Take the 2-minute tour ×
Super User is a question and answer site for computer enthusiasts and power users. It's 100% free, no registration required.

If you bought 10 Raspberry Pi's, could they be linked together to work as one computer?

10 Raspberry Pi's, 2560 mb ram, $350

Or would it not work?

Usage: As a desktop PC. Not lab work etc.

share|improve this question
1  
You'll have to be more specific. What task will they be performing? See Distributed Computing –  styfle Jan 5 '12 at 22:13
    
Look up cluster computing. :) –  Tom Wijsman Jan 5 '12 at 22:13
1  
It will not work the way you are hoping it will work. –  Zoredache Jan 5 '12 at 22:14
    
@Zoredache: Depends on what he wants to do with it. Interactive power will most likely be a problem, but for computational and storage purposes it could work well. Yet, people mostly build way more efficient custom solutions for what they explicitly want to do with the cluster when no software exists with the same purpose. It most likely doesn't make your browser or games run faster... :) –  Tom Wijsman Jan 5 '12 at 22:29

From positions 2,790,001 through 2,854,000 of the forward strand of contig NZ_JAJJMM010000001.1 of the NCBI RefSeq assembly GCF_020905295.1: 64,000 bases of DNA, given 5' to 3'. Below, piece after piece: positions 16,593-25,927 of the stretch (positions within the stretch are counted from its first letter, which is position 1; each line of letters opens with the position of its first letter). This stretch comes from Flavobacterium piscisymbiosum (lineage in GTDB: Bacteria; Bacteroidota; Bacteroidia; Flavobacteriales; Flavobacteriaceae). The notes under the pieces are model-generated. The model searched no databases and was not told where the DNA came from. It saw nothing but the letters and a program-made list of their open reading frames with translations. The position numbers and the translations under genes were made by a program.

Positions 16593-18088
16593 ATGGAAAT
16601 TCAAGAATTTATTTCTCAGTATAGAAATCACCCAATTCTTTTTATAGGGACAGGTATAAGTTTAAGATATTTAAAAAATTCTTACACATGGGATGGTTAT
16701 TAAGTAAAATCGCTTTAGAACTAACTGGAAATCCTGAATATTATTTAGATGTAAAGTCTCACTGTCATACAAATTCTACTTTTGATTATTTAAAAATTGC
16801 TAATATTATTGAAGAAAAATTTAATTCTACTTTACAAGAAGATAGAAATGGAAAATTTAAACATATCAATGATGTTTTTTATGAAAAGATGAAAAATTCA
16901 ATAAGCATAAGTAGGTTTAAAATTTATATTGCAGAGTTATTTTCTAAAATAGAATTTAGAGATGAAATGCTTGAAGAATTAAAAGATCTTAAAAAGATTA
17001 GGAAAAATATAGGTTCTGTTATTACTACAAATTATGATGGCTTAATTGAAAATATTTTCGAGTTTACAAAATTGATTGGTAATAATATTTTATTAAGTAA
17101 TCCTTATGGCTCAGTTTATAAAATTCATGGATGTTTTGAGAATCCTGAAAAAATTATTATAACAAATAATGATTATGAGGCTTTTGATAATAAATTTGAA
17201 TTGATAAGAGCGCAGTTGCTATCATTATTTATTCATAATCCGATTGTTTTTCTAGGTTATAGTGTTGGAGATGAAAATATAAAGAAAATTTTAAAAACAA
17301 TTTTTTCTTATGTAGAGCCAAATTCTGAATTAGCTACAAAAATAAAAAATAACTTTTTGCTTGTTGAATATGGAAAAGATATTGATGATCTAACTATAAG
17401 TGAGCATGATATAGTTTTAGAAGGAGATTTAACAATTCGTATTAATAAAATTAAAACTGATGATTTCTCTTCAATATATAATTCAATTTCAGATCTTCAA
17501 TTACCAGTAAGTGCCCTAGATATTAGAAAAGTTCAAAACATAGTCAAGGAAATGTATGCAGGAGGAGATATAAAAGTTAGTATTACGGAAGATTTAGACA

1  
@TomWijsman, I know, I was just giving the really short answer since I been asked and answered this many times... Most people asking this are asking if they can some how mash a bunch of systems together somehow and make it appear as a single system they can run the standard consumer operating systems and software on. –  Zoredache Jan 5 '12 at 22:58

1 Answer 1

Yes & no. You can build "clusters" which can run on several independent devices to work together to solve 1 problem... but you can't simply chain them together and end up with a 10x more powerful computer.

share|improve this answer
1  
Indeed, there are still mutual condition, switching and communication overheads. –  Tom Wijsman Jan 5 '12 at 22:15
    
So called "close-coupled clusters", of which Beowolf was the earliest example do function as a single, multiple CPU computer. Certainly the usual overheads apply, but they are distinct from the more common loosely couple clusters. –  dmckee Jan 5 '12 at 22:15
    
CalcUA lists the software used for operating systems and for scheduling. It's a Beowulf-like system at our university which serves a lot of computation power, it's the most powerful super computer of Belgium and is in the top 500 world wide. They use the TORQUE Resource Manager, which seems to be open-source... –  Tom Wijsman Jan 5 '12 at 22:24

Your Answer

 
discard

By posting your answer, you agree to the privacy policy and terms of service.

Not the answer you're looking for? Browse other questions tagged or ask your own question.